After five years as a movable market, the Denver Flea has put down roots as Fetch Shop, a 3,000-square-foot store at 1855 Blake Street, Suite 100, which is opening for business today, June 4, as the city’s first "cultivated shopping experience."
“The goal of Fetch Shop is to create an evergreen, fresh collection of brands under one roof that, together, reflect a clear sense of place and time,” explains Blake Adams, founder of Fetch. “We, like other retailers at Dairy Block, are creating a new brick-and-mortar shopping experience which we hope will position downtown Denver as the city’s premier retail destination.”
That’s a challenge with stores like Players and, soon, Patagonia giving up the ghost in LoDo, but Fetch’s founder is convinced the concept will be a draw. The shop will be a “retail test kitchen” that will rotate dozens of brands in and out of the space. The kitchen is also just off the Dairy Block, which has proved a real home for people heading out for a night on the town; recent retail additions could make this area a spot for a day on the town, too.
Fetch will be open from 11 a.m. to 7 p.m. daily, and Adams still plans to hold quarterly Fetch Markets, starting Friday, June 21, with the Fetch Friday Summer Solstice party and concert (21+) and a chance to shop early at the movable market with close to 200 vendors; the market will return on Saturday, June 22, and Sunday, June 23, at 2635 Blake Street. Find out more at thisisfetch.com.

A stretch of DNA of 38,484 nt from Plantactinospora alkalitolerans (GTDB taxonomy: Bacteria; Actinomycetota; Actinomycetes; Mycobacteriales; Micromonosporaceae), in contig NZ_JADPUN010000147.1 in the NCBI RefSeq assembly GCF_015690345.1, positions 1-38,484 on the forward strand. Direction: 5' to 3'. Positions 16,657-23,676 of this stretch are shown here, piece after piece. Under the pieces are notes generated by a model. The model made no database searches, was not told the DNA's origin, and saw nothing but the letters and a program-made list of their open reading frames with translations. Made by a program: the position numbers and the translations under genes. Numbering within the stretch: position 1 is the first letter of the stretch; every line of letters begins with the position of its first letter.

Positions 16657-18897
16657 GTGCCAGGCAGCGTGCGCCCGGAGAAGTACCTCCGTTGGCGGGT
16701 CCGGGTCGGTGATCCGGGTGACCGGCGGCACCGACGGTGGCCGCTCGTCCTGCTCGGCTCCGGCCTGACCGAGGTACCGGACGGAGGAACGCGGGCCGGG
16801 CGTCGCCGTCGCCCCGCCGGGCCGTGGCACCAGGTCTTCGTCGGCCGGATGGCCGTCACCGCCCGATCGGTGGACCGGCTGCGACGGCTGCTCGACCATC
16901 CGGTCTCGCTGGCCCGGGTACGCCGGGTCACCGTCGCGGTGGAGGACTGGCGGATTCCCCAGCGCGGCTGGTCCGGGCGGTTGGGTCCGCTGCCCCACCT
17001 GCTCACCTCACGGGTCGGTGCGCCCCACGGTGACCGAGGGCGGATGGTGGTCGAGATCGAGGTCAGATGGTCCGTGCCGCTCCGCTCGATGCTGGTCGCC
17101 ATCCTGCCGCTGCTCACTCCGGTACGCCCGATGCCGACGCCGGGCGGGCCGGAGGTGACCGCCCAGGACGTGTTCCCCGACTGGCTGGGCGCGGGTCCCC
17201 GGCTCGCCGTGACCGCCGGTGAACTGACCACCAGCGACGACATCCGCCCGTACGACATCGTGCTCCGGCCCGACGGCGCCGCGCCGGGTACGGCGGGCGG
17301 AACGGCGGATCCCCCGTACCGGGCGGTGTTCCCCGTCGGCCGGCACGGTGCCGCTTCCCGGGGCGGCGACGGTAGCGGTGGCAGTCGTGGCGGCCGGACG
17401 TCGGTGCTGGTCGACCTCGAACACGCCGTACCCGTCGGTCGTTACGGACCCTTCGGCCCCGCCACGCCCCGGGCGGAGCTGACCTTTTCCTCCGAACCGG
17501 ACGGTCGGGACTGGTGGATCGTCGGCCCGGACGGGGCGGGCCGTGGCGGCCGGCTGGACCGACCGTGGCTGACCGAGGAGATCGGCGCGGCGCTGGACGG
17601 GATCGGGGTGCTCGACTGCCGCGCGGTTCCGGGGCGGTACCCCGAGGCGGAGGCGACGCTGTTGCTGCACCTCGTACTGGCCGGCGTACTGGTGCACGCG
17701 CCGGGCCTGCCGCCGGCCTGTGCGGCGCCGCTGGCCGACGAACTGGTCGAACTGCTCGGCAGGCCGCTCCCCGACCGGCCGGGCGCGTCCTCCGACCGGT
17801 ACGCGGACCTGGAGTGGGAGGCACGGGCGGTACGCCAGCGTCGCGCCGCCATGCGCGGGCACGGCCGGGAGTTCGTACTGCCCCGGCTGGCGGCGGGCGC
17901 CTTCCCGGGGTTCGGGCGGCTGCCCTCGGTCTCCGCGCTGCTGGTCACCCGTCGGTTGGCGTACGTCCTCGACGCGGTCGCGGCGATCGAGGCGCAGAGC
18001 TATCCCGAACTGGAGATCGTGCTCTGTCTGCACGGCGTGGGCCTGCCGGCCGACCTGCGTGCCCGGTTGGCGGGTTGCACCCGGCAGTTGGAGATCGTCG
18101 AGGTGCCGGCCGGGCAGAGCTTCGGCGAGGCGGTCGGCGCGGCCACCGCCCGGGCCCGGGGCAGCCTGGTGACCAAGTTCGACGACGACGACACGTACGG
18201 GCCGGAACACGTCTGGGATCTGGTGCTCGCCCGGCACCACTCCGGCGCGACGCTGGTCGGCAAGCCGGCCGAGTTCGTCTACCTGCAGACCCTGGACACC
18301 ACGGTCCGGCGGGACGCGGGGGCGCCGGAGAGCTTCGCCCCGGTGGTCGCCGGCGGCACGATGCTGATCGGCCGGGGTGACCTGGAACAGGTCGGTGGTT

If the name “Fetch” has a familiar ring, that’s because it’s an offshoot of Mean Girls, the movie that made the term popular as slang for “cool” a decade ago. Or is it because Denver already has a Ketch Boutique?
That’s the new shop at 4416 Yates Street that “is all about love,” according to its website. “Bit by beautiful bit, we will make the world a more beautiful place.” For starters, Ketch is part of the Yates Street Collective Summer Pop-Up Series, which debuts Friday, June 7, from 4 to 9 p.m. The inaugural market will include over thirty local vendors, food trucks and other businesses from around the world.
“This new First Friday event will feature Colorado artisans, but also the work of global artists such as Purpose Jewelry, made by survivors of human trafficking, where 100 percent of proceeds goes directly back to survivors,” notes Ketch owner Kodie Ketchbaw. “And Rice Love backpacks. When you buy a bag, you feed a family in India!”
Admission is free; get all the details at ketchboutique.com.
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